Local Government Watch – Austin Community College District: A column
by LAMAR W. HANKINS
Allen Kaplan, Vice Chair of the ACC Board of Trustees, has published a letter trying to correct what he calls “assertions that are clearly false” in an article I wrote that appeared in The Mercury last week. But many of his points serve to create only more confusion. Trying to clarify the relevant facts about the proposed ACC taxing district (the terminology used by ACC in the minutes of meetings of its Board of Trustees) is indeed difficult. There is no single reference available to fact-check assertions made by either annexation proponents or opponents. What I have learned about ACC’s tax rates over the years, I gleaned from the minutes of their board meetings. Some other facts are more difficult to determine, but I offer the following analysis based on the most reliable data I could find.
Since 1980, community colleges in Texas have steadily depended more and more on local taxes to pay their costs. In 1980, local taxes made up 16 percent of all community college revenues. In 2010, that percentage is estimated to have increased to 42 percent. Tuition too has increased in the last thirty years, from 16 percent of community college revenues to 27 percent. Only state support for community colleges has decreased during the past thirty years, from 68 percent in 1980 to 31 percent as projected in 2010. With state support decreasing dramatically, future costs will be born by students and local taxpayers.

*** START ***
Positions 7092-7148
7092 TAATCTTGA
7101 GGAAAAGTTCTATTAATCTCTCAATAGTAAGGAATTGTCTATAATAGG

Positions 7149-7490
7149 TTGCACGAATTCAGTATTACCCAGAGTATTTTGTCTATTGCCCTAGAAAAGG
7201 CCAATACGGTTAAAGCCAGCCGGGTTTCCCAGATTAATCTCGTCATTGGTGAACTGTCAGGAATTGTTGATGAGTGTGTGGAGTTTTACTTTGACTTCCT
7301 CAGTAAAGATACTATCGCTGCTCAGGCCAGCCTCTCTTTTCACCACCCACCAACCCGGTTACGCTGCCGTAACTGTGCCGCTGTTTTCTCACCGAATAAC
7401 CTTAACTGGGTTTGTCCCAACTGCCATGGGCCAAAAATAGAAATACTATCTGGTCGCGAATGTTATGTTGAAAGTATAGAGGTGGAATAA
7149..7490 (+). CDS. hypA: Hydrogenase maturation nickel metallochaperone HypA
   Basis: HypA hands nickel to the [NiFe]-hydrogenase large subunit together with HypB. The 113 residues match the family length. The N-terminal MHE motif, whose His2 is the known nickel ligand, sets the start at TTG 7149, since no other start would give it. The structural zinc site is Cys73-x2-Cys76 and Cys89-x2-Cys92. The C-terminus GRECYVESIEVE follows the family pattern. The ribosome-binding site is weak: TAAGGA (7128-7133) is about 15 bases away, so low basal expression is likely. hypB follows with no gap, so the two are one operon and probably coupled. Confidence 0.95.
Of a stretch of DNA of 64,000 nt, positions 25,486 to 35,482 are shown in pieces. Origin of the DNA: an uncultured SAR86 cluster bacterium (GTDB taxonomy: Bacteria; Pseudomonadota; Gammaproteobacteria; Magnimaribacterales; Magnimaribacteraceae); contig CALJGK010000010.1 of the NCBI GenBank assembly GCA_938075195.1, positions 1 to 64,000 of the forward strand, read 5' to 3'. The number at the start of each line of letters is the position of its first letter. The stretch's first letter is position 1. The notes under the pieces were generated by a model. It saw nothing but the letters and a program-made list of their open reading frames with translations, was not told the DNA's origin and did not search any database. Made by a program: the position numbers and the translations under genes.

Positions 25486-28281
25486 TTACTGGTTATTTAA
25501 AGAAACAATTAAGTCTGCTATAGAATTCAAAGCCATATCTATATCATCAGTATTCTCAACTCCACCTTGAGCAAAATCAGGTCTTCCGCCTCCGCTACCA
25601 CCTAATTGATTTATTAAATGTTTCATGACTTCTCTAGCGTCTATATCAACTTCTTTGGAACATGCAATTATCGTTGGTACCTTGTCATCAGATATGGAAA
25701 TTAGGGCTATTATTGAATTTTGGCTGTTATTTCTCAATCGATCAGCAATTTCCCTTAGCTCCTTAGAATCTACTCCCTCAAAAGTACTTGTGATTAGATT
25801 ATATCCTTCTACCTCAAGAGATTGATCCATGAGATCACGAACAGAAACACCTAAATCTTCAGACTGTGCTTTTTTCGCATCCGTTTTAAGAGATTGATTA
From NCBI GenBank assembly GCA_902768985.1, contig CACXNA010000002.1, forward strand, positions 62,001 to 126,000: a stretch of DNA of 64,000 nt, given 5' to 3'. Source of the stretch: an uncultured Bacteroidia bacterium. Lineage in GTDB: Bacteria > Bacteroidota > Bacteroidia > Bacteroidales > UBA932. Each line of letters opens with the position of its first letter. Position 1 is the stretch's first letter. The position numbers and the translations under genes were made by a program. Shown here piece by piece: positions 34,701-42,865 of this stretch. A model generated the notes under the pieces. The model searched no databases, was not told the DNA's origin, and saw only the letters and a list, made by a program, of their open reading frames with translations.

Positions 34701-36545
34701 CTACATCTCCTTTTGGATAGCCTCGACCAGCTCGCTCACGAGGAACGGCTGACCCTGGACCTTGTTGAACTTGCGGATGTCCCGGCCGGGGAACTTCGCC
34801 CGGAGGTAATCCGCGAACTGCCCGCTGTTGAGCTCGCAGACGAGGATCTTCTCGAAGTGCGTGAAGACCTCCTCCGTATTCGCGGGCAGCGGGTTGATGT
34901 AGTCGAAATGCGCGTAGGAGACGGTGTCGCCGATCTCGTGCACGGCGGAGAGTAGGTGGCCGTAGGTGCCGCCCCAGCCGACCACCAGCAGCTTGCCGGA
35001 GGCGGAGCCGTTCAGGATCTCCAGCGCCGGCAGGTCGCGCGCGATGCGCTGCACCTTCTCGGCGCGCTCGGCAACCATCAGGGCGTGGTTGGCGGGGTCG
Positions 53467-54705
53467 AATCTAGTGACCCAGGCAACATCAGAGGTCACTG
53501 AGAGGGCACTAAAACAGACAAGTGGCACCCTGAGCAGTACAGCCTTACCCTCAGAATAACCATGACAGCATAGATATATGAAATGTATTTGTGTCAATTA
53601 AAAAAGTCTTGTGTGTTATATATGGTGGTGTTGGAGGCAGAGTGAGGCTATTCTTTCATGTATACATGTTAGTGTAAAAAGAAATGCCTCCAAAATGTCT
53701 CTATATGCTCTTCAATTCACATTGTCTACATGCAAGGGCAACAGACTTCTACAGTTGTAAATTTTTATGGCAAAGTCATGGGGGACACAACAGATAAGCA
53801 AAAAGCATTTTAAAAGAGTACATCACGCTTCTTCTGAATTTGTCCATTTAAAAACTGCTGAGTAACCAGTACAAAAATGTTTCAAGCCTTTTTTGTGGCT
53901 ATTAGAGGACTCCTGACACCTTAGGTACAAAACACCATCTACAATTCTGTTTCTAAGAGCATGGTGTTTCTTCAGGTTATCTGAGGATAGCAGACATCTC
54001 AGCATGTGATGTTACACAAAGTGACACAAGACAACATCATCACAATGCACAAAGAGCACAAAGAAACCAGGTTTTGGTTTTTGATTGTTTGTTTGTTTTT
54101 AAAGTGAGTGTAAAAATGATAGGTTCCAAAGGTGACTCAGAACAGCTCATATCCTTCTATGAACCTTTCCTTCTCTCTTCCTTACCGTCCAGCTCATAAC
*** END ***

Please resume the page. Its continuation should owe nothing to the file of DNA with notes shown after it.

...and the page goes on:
Taxing authority found in Texas law
The ACC taxing district is permitted by the Texas Education Code to issue a variety of bonds, including tax bonds (repayable through taxes; also termed negotiable coupon bonds). The annual bond tax rate may not exceed 50 cents per $100 of property value. An annual maintenance tax also may not exceed 50 cents per $100 of property value, for a total maximum tax permitted by law of $1.00 per $100 of property value.
This annual maintenance tax may not be levied unless “authorized by a majority of the electors voting at an election held for such purpose.” This entire process, except for the voting by electors, is controlled by the ACC taxing district Board of Trustees as provided in section 130.122, Texas Education Code: “Each such election shall be called by resolution or order of the board, which shall set forth the date of the election, the proposition or propositions to be submitted and voted on, the polling place or places, and any other matters deemed necessary or advisable by the board. … The board shall canvass the returns and declare the results of such election.”
Recent history of ACC taxation
For the Fiscal Year 2004 (FY2004), the ACC taxing district’s tax rate was raised by its Board of Trustees from 5 cents to 7.71 cents per $100 of property value. This increase included 7 cents for Maintenance and Operations (M&O) and .71 cents for Debt Service. The FY2005 tax rate was set by the ACC Board of Trustees at 9 cents. The tax rate for FY2006 was set by resolution of the ACC Board of Trustees at 9.91 cents per $100 of property value. Nine cents was for M&O and .91 cents was for debt service. The tax rate was decreased by 2.6 percent for FY2007. The FY2008 tax rate was again slightly reduced, by 0.7 percent, to a total of 9.58 cents. Again for FY2009, the tax rate was slightly decreased by 0.4 percent to 9.54 cents. The FY2010 tax rate was set at 9.46 cents, another slight decrease of 0.8 percent. For FY2011, the tax rate is set at 9.51 cents.
Apparently, the maximum M&O tax rate is 9 percent without seeking further voter approval, though I have not been able to confirm this figure by reference to any legal document. The additional tax rate for Debt Service will fluctuate depending on how much money is needed to pay for the tax bonds that have been previously issued.